"Making sure my hat doesn't blow off." "I see," said the mama pig. And off she ran.
"You look ridiculous, Hedgie!" the pony snorted.
"Why? Shouldn't everyone wear a hat in the ice and snow?"
Good idea! the pony thought. And off he ran.
Hedgie just wanted to be alone.
Everyone was laughing at him with this thing on his head.
Even Lisa was running after him. "Stop!" She wanted her sock back.
"Oh, no," Hedgie said. "Now the girl is laughing at me too!"
Excerpted from The Hat by Jan Brett Copyright © 1997 by Jan Brett. Excerpted by permission.
All rights reserved. No part of this excerpt may be reproduced or reprinted without permission in writing from the publisher.
Excerpts are provided by Dial-A-Book Inc. solely for the personal use of visitors to this web site.
Before the live bn.com chat, Jan Brett agreed to answer some of our questions:Q: What was it like painting at the annual Easter Egg Roll at the White House?
A: It was a great sense of history to be there, and it makes you feel like you are in touch with children who might not normally be reading children's books. I met a lot of children who had never met an illustrator before. A lot of kids would come by my easel, and they would see me painting on it. It was great for them to see how much time and thought that it takes to draw. I think they could sense how happy I am when I do it. Just like Tom Sawyer painting his fence.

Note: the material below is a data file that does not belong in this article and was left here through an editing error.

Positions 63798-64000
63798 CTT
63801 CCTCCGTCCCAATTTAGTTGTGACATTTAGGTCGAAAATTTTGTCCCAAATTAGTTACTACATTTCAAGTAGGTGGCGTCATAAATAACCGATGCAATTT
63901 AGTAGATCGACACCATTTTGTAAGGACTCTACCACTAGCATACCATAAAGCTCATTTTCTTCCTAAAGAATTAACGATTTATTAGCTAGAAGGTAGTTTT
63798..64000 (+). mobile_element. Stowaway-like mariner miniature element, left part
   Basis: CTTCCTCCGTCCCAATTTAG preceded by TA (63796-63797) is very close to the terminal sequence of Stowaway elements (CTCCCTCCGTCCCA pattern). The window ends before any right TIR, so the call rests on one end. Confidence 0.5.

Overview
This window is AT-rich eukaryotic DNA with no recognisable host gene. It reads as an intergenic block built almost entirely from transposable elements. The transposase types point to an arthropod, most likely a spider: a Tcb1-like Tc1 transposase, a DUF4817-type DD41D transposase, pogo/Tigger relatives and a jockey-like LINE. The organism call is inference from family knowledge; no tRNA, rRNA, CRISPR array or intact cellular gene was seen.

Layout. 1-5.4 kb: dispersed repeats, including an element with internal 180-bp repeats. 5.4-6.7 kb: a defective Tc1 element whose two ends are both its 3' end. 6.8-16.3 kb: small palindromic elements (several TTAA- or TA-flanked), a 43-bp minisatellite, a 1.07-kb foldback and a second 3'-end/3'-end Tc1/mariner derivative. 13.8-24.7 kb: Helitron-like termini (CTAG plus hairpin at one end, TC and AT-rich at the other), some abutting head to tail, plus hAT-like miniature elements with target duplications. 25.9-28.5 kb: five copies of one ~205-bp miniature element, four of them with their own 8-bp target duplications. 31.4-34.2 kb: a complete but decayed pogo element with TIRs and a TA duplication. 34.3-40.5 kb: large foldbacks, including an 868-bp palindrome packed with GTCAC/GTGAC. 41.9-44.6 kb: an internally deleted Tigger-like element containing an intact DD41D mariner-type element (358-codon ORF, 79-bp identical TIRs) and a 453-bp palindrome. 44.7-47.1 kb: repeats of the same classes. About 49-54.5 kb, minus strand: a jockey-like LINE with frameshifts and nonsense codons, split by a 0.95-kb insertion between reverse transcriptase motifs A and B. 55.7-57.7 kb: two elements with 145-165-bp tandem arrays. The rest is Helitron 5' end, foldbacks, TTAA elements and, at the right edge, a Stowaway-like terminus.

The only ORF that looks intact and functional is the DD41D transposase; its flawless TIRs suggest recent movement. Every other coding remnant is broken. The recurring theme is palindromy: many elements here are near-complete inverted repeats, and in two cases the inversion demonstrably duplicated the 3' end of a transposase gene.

Q: What type of artistic or literary research did you do for The Hat?
A: I went to Denmark and spent ten days there. During the ten days, we stayed in a 400-year-old inn with a thatched roof and a lot of the animals that appear in the book. We stayed on the island of Fuenan, the middle island of Denmark. The light was also beautiful. I didn't use any black in the book -- all the dark colors are a mixture. Going to a place gives you details that you might not ever imagine.
Q: What are a few of your favorite museums?
A: The Louvre in Paris. It is so amazing that I would say that I haven't accepted it mentally. The Isabella Stewart Gardner Museum is also one of my personal favorites. I went to the Museum of Fine Arts in Boston as almost a second home, having gone to art school there; we had a free pass, and I went there all the time. A folk museum in Oslo, Norway -- it had a collection of carved sleighs that brought me to my knees. These sleighs were beautiful. Another time I was moved was in the National Archaeological Museum in Athens. There were these horse sculptures discovered at the bottom of the ocean -- they were just found in the '20s. Another personal favorite is in Bad Tölz, Germany, which is where I found the cart for Berlioz the Bear.
Q: Who would you list as your artistic influences? What about literary influences?
A: Beatrix Potter is definitely one. Her books were some of the few books that I read and felt like I wasn't being talked down to. She put some difficult words that I never knew in her books, but in the context, I understood them. She valued the reader, and I felt like I had a new word that I learned. I loved to collect new words when I was a child, and Potter made this possible.
Q: At what point did you realize that you wanted to illustrate and write children's books?